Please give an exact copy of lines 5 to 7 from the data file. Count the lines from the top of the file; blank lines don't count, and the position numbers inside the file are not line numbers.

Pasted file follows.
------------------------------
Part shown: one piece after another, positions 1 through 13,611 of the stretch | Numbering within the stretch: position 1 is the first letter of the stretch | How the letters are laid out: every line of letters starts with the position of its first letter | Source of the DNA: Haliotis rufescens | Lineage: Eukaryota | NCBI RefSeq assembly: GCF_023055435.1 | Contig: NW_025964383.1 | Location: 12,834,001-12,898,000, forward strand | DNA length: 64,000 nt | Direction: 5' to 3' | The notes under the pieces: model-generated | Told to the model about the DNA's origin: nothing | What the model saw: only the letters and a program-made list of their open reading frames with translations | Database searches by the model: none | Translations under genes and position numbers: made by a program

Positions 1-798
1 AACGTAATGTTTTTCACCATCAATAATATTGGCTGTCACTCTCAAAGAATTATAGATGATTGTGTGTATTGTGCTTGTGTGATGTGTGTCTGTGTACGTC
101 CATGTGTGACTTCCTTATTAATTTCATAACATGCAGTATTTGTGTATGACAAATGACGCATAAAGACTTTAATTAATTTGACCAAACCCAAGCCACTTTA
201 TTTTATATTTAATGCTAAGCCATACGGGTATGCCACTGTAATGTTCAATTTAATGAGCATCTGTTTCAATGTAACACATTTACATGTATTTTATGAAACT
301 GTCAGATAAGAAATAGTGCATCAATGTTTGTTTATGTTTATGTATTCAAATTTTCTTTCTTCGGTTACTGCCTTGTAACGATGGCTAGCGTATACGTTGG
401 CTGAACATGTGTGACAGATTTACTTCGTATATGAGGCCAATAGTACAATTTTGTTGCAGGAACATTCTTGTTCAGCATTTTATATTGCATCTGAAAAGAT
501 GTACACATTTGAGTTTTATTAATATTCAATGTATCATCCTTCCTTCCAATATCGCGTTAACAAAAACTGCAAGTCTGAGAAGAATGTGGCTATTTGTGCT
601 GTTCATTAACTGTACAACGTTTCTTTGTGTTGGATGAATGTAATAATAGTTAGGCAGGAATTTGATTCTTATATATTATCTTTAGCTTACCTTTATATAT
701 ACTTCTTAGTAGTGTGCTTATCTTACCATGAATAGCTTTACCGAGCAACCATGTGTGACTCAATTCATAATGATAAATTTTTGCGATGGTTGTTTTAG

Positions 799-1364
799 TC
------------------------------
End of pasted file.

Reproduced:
201 TTTTATATTTAATGCTAAGCCATACGGGTATGCCACTGTAATGTTCAATTTAATGAGCATCTGTTTCAATGTAACACATTTACATGTATTTTATGAAACT
301 GTCAGATAAGAAATAGTGCATCAATGTTTGTTTATGTTTATGTATTCAAATTTTCTTTCTTCGGTTACTGCCTTGTAACGATGGCTAGCGTATACGTTGG
401 CTGAACATGTGTGACAGATTTACTTCGTATATGAGGCCAATAGTACAATTTTGTTGCAGGAACATTCTTGTTCAGCATTTTATATTGCATCTGAAAAGAT